Deforestation: A Transcendental Legacy

Having spent time in a foster home, the only living thing that actually gave me hope was nature. I sat outside for hours on end in a forest near my (now former) home listening to the trees, I felt the wind gust on my cheeks, and I heard the birds whistle the sweetest most invigorating song to my quavering ears. Back then, I didn’t understand why this was so peaceful. Of course it sounds nice and the scenery was calming, but I didn’t understand the feeling in my heart that made me have a deep adoration for nature.

Now I understand why. Nature is the altar of life. We give them our offerings and they give us our strength and spirit. The gradual destruction of our altar may not bring calamity now, but in the long run our ecosystem will not be the same as it was generations ago. According to the Global Forest Resources Assessment around 4 to 6 billion trees are cut down each year.

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25 billion pounds of plastic is thrown away (in the U.S.) each year and only 25% of the plastic manufactured here is recycled. Animals lose their homes by humans building off of their land. We build roads, homes, canals and even nuclear power plants and other unnecessary architectures that don’t necessarily improve our individual lives. Deforestation is the ultimate factor in our global problem.

It’s fierce, it attacks our earth like a silent yet swift cougar and without any insight it may be too late. The Eco Preservation Society is an organization that strives to aid our forests back to health. They have many reforestation projects that have planted over 20,000 trees and ultimately saved over 100 rain forests. By the year 2020 they would have planted over 250 million acres of trees. Having volunteered (at one of their expeditions) I learned that it doesn’t have to be earth day to make a difference in our society.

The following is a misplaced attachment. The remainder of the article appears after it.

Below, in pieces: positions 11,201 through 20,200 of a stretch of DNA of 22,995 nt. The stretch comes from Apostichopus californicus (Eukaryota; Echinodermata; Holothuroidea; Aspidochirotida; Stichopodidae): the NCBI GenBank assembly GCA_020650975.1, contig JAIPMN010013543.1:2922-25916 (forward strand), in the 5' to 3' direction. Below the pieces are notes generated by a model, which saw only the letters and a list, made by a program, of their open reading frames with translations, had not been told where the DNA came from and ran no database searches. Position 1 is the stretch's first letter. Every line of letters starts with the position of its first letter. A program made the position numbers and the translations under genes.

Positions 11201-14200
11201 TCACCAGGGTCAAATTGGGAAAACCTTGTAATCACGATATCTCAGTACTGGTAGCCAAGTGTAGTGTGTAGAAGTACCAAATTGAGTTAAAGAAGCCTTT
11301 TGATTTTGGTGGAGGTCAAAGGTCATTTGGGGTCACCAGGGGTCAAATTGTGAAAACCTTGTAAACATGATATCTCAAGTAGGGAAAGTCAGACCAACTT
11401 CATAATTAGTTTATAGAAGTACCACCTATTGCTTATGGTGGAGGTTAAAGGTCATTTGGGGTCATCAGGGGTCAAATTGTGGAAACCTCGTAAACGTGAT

Buying a seed from your local Wal-Mart isn’t very expensive, and recycling your plastic is less expensive than throwing it away. Unplugging unused outlets and turning off unnecessary lights can save power usage and lower electricity bills as well. Henry David Thoreau, would frown upon our deforestation issues. He’d be disappointed, everything that has taken place in the past 180 years would have had struck him in awe. He wouldn’t have had believed how much of Mother Gaia we’ve destroyed.

He’d then plant a seed, and encourage others to plant some as well. Encouraging others is what most people should be doing, rather than being apathetic about our environment. Going at this rate in a few centuries our earth will be a wasteland. Not because of nuclear war or natural disasters but because our trees would have depleted. The earth is an altar of life, and if we give unwanted offerings to our altar it’ll feed us calamity and suffering. Recycling plastic, planting trees and unplugging unused outlets can help our environment back to good health for our current and future generations to come.

Works cited “Replanting the rainforests.” N.p.

, 17 Apr 2009. Web. 4 Nov 2013.

php/reforestation/replant-the-rainforest>. . Global Forest Resources Assessments . 2010, Main report. FAO, 2010. 378.

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